THE VILLAGE of Effin which was thrust into the bright lights of the world stage when local woman Ann Marie Kennedy took on the might of Facebook and won, is back in the spotlight thanks to sloganised T-shirts.
Effinireland.com, a new website inspired by the Effin/Facebook story, is helping people get a little piece of Effin for themselves by designing and selling t-shirts with slogans like ‘Proud EFFIN Paddy’ for a global audience just in time for St Patrick’s Day.
“Everyone wants a bit of Effin fun in their lives. We’re the people to give it to them,” said Roisin Keown of effinireland.com.
Ms Keown confirmed that €1.50 from every t-shirt sold will be donated to the Effin Community Development Association.
“Irish people the world over like to have a bit of a laugh in the midst of a lot of doom and gloom. If we get to make a bit of Effin history along the way, more to the good,” she said
Ann Marie Kennedy the proud Effin woman whose social network crusade started it all, said she thinks the initiative is “a great idea”.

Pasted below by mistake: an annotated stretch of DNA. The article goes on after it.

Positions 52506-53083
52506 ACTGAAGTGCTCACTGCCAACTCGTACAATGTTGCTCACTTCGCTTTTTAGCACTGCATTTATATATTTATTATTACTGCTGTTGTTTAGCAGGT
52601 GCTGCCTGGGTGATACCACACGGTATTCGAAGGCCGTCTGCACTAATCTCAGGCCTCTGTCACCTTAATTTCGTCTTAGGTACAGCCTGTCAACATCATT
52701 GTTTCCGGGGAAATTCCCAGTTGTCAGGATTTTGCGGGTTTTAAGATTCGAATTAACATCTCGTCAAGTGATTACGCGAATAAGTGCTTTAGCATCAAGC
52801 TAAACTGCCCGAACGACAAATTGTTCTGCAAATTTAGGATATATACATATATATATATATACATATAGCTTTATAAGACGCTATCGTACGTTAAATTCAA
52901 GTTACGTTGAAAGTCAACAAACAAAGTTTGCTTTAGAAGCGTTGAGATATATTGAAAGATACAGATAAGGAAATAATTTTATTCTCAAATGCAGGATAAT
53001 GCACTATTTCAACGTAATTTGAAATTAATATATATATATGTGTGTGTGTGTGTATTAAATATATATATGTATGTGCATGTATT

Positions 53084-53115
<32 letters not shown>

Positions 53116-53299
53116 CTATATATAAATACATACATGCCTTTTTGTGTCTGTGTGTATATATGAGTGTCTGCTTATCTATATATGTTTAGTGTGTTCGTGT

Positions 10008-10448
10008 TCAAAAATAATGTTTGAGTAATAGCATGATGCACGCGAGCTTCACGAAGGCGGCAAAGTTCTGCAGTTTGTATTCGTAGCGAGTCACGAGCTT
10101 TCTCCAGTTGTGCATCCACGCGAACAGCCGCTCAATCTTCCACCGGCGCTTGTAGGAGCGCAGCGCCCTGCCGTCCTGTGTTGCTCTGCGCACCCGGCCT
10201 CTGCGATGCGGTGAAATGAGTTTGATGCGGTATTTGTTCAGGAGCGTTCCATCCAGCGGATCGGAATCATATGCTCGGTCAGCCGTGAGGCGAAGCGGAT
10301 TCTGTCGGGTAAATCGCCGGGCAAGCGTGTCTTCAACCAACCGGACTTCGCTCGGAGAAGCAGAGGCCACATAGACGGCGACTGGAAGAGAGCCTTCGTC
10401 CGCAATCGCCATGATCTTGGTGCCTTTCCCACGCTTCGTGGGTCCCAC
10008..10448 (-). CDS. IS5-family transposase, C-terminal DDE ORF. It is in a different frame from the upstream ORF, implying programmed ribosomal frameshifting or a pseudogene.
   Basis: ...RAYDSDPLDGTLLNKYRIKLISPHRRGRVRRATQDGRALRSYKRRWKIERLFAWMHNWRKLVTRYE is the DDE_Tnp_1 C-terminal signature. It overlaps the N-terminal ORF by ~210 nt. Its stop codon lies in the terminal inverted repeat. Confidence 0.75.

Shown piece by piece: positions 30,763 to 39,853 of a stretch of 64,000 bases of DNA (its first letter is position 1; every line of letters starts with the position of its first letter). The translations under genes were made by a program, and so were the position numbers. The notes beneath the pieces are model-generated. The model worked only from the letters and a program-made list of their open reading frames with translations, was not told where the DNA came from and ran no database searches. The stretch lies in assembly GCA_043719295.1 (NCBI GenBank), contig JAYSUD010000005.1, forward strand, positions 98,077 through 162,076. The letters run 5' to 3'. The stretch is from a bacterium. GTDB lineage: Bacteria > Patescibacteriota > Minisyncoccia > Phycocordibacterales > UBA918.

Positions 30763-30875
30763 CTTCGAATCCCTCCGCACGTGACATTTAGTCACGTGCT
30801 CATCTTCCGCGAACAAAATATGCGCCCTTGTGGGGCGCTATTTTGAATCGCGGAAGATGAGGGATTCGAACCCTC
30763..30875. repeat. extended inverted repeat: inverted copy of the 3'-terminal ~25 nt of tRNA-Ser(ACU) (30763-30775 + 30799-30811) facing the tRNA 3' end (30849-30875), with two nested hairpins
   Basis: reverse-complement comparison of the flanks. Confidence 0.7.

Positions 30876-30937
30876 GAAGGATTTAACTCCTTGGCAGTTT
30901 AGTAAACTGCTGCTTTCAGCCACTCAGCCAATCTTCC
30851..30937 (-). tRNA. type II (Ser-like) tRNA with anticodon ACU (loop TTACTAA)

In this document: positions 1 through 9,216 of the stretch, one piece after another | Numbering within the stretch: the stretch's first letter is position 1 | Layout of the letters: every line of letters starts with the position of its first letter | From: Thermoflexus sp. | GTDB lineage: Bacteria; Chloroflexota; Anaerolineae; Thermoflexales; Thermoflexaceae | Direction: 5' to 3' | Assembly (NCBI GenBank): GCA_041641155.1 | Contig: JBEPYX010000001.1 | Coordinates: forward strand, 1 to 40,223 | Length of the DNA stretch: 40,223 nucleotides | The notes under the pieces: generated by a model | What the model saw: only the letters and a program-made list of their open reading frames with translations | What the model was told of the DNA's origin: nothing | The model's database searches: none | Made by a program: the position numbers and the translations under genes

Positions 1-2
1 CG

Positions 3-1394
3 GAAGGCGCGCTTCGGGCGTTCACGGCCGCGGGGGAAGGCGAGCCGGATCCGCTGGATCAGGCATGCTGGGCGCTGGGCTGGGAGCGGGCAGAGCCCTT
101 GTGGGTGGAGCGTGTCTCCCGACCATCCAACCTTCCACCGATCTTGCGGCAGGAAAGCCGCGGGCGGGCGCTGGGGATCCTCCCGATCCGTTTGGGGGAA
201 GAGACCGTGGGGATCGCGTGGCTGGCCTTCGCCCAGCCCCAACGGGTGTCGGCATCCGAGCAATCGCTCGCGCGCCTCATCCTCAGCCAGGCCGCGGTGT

“The global response has been tremendous and this is another way to keep the interest in our little village of Effin alive,” she said.
Ann Marie joined funnyman and Channel 4 Shameless actor Paddy Courtney and Dublin model Nadia Forde in St Stephen’s Green for the launch of the T-shirts. “They invited me up to the press launch and I got a T-shirt ‘Proud Effin woman’. I met Paddy Courtney and the model who was very nice. I also got my lunch and a bottle of champagne,” she said.
T-shirts are available from €20, with mugs and cards available on request “They will do your own personalised slogan on request as well,” Ann Marie pointed out.
“I thought it looked very professional and I think the community development are happy enough with the way they branded the name so long as it’s done right, that’s the thing,” she added.
Ann Marie brought worldwide attention on her native parish last December after she started an online campaign to ensure that the world ‘Effin’ could be inserted into the homeplace section of the villagers’ Facebook profile page. Her initial attempt to start a Facebook page entitled Please get my hometown Effin recognised was blocked by the social networking site, who sent back a message saying ‘offensive’ before rectifying the problem. And since then the plight of the villagers has been relayed across the world - featuring on a number of television and radio stations and publications including the prestigious TIME magazine which told “the tale of one Effin woman who has been struggling since June to add her hometown to her Facebook page”.
Effinireland.com which is a wholly Irish run company can ship all over the world. Effinireland.com is also on Facebook at http://www.facebook.com/pages/EffinIreland and Twitter @effinITup.